I don’t think there is such a thing, that’s what makes it so interesting! When I started my practice, I spent most of my time with individual clients. When I realized I needed to address some of the bigger issues in sharing law, I co-founded SELC and stopped seeing as many clients. Now, I spend most of my time teaching workshops on sharing law to other lawyers, mentoring legal apprentices on their way to becoming lawyers, writing, and doing interviews about a variety of sharing law subjects. I really don’t practice law all that much anymore, except for when I provide legal advice to clients at our Resilient Communities Legal Cafes. I’m on the computer a lot!

SELC recently championed the California Homemade Food Act, which makes it legal in California to sell certain food products made at home. Why did SELC take this on and how does this law benefit the public?

One major strategy for SELC is to whittle away at the legal barriers we think unreasonably prevent people from starting small-scale food businesses. Before the California Homemade Food Act passed, California law prohibited anyone from selling food produced in his or her home kitchen. A couple years ago, we noticed several other states had passed laws allowing people to produce and sell non-potentially hazardous foods out of their home kitchen. On the premise that some foods made at home didn’t pose a health safety risk and that face-to-face interactions between buyer and seller would incorporate higher levels of trust and accountability, we decided to push for a change in the law. It was the first piece of legislation we successfully carried through the state legislature and we’re glad to see so many cottage food operations starting up as a result.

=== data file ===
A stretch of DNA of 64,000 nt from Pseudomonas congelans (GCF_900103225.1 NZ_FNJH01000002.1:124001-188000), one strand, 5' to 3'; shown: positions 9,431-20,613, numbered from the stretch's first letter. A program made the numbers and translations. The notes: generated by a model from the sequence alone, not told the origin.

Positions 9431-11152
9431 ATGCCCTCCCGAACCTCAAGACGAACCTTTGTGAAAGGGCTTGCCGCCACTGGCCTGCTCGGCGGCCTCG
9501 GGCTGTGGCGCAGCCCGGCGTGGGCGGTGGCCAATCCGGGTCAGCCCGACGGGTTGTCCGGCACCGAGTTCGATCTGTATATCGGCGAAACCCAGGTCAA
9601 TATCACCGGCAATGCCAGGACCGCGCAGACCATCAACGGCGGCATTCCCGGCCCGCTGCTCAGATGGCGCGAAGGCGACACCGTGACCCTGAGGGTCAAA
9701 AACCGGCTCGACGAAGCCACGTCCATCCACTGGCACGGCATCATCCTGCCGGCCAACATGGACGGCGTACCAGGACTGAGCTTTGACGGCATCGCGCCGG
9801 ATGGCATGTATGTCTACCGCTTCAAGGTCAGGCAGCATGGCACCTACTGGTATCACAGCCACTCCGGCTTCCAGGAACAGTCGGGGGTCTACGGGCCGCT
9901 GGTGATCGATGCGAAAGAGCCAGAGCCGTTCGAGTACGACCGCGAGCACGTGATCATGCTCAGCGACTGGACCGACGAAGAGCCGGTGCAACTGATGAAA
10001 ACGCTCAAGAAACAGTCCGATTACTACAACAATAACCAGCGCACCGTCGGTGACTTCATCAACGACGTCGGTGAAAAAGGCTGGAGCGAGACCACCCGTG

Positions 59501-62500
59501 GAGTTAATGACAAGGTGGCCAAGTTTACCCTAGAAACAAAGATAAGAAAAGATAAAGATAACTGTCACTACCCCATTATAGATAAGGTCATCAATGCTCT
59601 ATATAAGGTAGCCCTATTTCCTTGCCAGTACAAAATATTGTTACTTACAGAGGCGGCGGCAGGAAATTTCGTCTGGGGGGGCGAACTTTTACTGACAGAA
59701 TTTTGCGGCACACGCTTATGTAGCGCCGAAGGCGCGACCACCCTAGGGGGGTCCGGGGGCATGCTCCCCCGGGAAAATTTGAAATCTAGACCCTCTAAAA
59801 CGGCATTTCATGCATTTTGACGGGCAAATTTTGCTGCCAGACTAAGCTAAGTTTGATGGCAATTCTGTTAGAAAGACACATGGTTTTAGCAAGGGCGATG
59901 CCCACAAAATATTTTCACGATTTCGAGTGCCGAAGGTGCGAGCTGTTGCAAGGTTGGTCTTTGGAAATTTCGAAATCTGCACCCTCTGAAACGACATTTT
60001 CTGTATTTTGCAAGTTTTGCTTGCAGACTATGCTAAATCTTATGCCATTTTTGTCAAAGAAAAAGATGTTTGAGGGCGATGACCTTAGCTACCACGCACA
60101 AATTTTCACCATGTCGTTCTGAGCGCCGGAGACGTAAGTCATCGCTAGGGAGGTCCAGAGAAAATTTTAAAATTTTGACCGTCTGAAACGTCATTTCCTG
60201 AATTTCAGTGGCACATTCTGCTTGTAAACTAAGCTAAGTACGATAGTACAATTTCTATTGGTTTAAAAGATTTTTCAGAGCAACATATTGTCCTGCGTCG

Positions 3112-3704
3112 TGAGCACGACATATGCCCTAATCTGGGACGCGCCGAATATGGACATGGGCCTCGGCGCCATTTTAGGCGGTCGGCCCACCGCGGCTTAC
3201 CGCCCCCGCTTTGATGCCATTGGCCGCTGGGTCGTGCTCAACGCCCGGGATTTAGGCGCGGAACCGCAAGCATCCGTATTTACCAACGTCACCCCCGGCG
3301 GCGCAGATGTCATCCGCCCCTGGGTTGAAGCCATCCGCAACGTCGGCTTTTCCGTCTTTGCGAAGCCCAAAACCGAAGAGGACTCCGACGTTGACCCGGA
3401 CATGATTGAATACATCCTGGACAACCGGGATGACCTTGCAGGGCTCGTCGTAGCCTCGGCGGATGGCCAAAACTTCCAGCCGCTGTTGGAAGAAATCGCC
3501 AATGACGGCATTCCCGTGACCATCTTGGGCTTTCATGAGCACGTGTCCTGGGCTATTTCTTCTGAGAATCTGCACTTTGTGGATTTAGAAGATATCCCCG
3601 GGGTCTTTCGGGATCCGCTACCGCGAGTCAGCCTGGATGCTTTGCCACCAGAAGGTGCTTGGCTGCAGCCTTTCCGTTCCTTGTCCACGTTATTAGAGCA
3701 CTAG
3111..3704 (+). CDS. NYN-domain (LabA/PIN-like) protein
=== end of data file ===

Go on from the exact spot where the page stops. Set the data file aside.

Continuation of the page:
What other legislation is SELC working on?

The Neighborhood Food Act is the next step in our drive to change the law regarding food production. Currently, zoning ordinances in most cities and counties in California restrict or prohibit commercial agriculture in urban areas, making the sale of food produced in one’s backyard, community garden, or on an empty lot illegal. Even if it isn’t illegal, the required permits and soil tests are often cost-prohibitive. Our proposal will make it easier for people living in urban areas, including people in housing governed by homeowners associations and tenants on leased property, to grow and sell food regardless of the zoning classification of the property.

As the sharing economy grows, what will prevent it from cooptation by corporate interests?